2020 is an unprecedented year, and it’s only natural that this year’s election will also enter uncharted territory. This is the first major national election in our lifetimes to occur during a global pandemic, and one in which an unprecedented number of ballots will be cast in Wisconsin and nationwide. 

As Election Day approaches, it’s important to know that the ACLU of Wisconsin is preparing for what will be our top priority in the upcoming election -- ensuring that all voters’ voices are heard and their rights on Election Day and beyond are protected.

Our work this election cycle has focused on getting out the vote to ensure that people know how to vote safely in this election – by mail, early/absentee, or on Election Day. We’ve focused on reaching historically marginalized voters in key geographies who are less likely to be reached by other groups and who are strategic to our long-term Smart Justice work. 

We have seven organizers on the ground in places we haven’t had staff before, and we’ve been providing direct mail, social ads, phone-banking, and virtual town halls that focus on voter education, covering subjects such as  how to request a ballot, properly fill it out and return it to be counted. We’ve also been working with our national office on voter motivation work so that people are armed with the knowledge of how and why to vote. 

On Election Day, we play a key role in election protection, working in coalition with the League of Women Voters, the Lawyers’ Committee for Civil Rights Under Law, Wisconsin Voices, and many other organizations to run a statewide roving election observer program consisting of several hundred volunteers. We also have a team of over 60 volunteer attorneys who help troubleshoot calls to the Election Protection hotline and resolve problems with clerks. If you have questions or concerns about voting, please don’t hesitate to call the National Election Protection Hotline at 866-OUR-VOTE (866-687-8683).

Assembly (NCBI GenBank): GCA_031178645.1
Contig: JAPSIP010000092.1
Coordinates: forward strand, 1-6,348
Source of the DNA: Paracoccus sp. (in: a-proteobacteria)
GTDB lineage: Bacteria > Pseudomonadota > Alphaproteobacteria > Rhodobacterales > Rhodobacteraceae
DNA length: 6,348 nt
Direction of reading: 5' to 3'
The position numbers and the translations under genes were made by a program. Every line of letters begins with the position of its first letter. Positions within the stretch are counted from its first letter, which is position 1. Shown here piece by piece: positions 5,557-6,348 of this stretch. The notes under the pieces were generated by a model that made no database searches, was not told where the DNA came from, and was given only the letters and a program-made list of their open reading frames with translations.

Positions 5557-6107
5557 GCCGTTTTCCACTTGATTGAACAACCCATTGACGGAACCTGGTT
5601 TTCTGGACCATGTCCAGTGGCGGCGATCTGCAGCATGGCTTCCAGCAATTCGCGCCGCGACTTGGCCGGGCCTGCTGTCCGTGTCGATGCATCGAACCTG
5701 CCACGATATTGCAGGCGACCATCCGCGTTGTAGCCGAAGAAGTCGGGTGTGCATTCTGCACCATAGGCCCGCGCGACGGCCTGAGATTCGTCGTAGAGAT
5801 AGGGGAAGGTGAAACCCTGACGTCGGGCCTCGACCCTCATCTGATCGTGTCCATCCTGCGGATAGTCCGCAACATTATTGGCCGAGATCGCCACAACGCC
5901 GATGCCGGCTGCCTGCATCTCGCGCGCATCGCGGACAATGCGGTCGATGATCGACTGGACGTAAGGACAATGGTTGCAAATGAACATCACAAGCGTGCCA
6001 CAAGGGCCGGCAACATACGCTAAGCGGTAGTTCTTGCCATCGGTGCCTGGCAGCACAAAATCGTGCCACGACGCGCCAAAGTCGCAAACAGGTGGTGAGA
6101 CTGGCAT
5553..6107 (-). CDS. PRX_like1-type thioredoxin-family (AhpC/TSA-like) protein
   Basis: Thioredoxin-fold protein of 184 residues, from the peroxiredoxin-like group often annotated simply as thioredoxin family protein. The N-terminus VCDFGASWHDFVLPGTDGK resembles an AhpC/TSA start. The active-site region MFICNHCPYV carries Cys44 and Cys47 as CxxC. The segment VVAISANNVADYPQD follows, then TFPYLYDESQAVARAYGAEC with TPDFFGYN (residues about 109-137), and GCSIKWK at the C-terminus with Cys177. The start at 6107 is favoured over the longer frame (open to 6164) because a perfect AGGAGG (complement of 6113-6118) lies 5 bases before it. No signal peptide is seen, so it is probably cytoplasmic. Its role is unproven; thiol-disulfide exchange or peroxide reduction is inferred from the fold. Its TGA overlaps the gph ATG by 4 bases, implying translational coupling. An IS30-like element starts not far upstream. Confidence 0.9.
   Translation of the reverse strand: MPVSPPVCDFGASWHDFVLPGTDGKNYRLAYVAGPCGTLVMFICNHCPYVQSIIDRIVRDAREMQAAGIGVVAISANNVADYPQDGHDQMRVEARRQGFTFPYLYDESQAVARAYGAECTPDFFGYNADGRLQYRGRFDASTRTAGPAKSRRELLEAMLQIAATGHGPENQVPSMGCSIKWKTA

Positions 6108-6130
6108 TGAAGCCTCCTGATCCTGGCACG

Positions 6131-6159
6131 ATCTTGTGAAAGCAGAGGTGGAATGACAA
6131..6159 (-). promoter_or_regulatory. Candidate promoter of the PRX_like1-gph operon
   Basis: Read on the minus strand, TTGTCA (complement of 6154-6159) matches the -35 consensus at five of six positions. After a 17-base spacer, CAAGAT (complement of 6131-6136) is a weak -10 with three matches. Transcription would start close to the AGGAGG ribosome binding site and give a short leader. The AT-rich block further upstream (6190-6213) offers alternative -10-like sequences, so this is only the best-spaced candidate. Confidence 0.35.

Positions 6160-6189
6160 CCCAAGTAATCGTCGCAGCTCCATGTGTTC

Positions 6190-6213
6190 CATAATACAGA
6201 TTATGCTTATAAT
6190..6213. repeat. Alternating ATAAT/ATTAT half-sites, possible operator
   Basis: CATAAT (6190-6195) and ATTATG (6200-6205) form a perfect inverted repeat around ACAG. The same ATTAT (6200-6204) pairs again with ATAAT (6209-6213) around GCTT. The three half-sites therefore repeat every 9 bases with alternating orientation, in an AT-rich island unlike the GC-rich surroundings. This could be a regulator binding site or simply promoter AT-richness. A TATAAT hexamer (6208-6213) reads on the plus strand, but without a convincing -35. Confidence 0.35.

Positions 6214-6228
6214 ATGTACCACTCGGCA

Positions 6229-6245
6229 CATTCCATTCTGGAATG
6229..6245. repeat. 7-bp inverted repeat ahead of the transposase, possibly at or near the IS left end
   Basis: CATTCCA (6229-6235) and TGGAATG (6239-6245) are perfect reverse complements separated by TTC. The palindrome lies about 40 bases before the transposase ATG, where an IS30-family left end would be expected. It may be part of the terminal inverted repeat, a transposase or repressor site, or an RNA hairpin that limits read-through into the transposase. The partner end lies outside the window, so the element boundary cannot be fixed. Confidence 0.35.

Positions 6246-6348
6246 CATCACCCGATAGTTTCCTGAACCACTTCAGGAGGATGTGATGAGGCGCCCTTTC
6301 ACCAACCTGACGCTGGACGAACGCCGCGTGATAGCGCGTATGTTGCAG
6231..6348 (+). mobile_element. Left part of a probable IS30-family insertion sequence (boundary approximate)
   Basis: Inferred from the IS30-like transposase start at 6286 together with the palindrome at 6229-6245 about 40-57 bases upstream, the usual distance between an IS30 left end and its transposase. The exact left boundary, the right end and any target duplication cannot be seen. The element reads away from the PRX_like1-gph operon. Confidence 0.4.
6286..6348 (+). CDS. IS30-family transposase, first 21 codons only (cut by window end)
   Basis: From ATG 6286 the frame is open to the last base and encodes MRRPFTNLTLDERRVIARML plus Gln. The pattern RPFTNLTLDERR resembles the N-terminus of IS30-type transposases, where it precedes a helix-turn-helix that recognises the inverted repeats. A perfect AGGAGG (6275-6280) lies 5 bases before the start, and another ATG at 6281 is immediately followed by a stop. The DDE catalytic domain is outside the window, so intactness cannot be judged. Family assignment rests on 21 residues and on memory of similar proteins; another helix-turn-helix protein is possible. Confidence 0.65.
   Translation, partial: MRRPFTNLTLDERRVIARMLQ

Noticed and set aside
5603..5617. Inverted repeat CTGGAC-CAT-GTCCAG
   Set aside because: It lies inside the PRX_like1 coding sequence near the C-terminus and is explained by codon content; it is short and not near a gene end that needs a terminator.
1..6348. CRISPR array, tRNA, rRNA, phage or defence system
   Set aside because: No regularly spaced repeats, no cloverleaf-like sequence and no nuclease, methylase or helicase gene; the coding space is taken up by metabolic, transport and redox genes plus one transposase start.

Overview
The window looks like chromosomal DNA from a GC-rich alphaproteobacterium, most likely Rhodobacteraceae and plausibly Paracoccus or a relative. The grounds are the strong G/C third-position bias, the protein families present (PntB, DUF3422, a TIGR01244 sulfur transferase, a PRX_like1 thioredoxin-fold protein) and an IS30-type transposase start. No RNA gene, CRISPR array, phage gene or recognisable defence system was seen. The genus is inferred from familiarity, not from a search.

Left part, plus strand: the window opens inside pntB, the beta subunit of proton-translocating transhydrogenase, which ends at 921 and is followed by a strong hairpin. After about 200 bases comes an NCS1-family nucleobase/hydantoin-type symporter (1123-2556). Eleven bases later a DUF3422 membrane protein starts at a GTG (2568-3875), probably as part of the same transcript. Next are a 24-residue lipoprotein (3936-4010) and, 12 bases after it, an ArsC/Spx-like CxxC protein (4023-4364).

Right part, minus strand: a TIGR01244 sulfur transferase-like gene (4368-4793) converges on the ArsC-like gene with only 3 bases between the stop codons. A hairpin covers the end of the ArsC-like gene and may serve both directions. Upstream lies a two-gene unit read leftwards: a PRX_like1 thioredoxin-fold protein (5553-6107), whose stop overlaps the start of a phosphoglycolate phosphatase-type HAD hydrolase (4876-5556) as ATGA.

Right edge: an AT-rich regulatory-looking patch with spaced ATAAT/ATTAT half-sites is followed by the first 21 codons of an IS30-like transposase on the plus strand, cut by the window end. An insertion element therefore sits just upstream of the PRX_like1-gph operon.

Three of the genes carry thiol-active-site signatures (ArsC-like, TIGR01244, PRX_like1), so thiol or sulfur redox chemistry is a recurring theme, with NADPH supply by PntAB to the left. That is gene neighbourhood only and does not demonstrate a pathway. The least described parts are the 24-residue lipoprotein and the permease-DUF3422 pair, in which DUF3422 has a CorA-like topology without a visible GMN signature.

We’re taking concerns seriously about potential voter intimidation and harassment, and while Wisconsin has strong laws guarding against bad behavior at the polls, there’s a concern that people trying to intimidate voters or poll workers could slow things down enough to cause other problems. We have been doing all we can to make participating in this election as safe as possible, and those efforts will certainly continue through Election Day.

Legally, we are prepared to help people who cannot get an ID to vote from the DMV or have their valid IDs rejected at the polls, and are also keeping an eye out for voter intimidation, including inappropriate challenges to voter eligibility or other attempts to deter eligible voters.

The goal of any democratic election is to represent the will of the people, and to achieve that goal, we must work together to ensure that every Wisconsin voter’s voice is heard. The ACLU of Wisconsin will be with you every step of the way.